The Russian authorities have declined to renew the visa of Dutch photographer Rob Honstra, one half of The Sochi Project, a slow journalism initiative that aims to tell the story of the city due to host the Winter Olympics in 2014 and which has been openly critical of the impact of the international event.
Together with writer Arnold van Bruggen, Hornstra has travelled to Sochi and the surrounding area a number of times since 2009 to document the changes taking place in the city in the lead-up to the Olympics. The text and the images have resulted in The Sochi Project: An Atlas of War and Tourism in the Caucasus, which has been released in instalments both online and as a book. The project, a collection of local stories, was made possible through €180,000 of donations given through their website.
Hornstra told The Calvert Journal that the decision not to renew his visa or his press accreditation was made in July. He added that the Dutch embassy had since contacted the Russian authorities to explain their decision although no reply has yet been received.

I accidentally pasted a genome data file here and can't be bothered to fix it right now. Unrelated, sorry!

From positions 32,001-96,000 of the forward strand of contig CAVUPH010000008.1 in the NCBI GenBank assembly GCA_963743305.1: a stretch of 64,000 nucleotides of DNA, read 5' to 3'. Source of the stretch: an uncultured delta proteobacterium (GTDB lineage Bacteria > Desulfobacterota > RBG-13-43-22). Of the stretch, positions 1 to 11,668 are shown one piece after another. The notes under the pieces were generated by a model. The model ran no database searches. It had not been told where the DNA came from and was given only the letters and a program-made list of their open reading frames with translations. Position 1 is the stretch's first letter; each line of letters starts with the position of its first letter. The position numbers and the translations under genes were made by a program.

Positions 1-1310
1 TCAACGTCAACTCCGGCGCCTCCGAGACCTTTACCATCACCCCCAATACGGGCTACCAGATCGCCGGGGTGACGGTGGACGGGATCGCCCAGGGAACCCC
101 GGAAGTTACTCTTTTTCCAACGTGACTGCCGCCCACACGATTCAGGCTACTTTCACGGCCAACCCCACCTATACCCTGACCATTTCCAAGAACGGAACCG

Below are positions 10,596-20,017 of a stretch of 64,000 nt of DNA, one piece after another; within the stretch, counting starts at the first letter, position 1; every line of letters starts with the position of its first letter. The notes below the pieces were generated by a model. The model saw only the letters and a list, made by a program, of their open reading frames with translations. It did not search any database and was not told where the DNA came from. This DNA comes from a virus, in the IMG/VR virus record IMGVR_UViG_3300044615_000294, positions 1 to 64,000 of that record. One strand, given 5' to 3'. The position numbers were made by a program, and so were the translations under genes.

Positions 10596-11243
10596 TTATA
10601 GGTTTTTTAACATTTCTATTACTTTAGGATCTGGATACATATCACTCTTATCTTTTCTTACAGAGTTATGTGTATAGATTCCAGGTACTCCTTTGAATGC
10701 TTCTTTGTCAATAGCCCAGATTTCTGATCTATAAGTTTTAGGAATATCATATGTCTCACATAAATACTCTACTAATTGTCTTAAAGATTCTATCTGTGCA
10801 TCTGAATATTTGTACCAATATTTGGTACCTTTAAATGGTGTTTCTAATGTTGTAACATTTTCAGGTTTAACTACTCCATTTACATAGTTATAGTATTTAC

Hornstra said: “We’re quite lucky living in Holland as the Dutch government care about freedom for journalists … Most people around us, and the most logical reason for the decision, is that the government didn’t like our work in the North Caucasus. Apparently we’re not allowed to talk about the republics neighbouring Sochi and the fact that the Olympic Games is being organised near some of the poorest regions in Russia and near conflict zones.”
Hornstra is the first Dutch journalist to lose his press visa and accreditation since the collapse of the Soviet Union. The decision to refuse his application comes just months before the 2014 Winter Olympics, which has already been engulfed in scandal and controversy since Russia’s bid for the event was accepted in 2007.
Following the passage of an anti-gay law this summer, NGOs and human rights organisations expressed concern for the safety of LGBT athletes travelling to Sochi. Earlier this week, the International Olympic Committee confirmed that the Russian law is not in breach of the Olympic charter. The Games have also been plagued by allegations of corruption and misspending, and are set to be the most expensive ever at a cost of more than $50bn.
The decision not to renew Hornstra’s visa has caused surprise given that it comes after the completion of The Sochi Project. It is also a blow for the 2013 Year of the Netherlands-Russia. Both Hornstra and Van Bruggen were due to participate in the bilateral year with an exhibition on The Sochi Project in Moscow’s Winzavod Centre for Contemporary Art on 18 October. Van Bruggen is still waiting to hear the outcome of his visa application. Hornstra said: “It’s a fantastic promotion for our project but if I could change it I would prefer a visa.”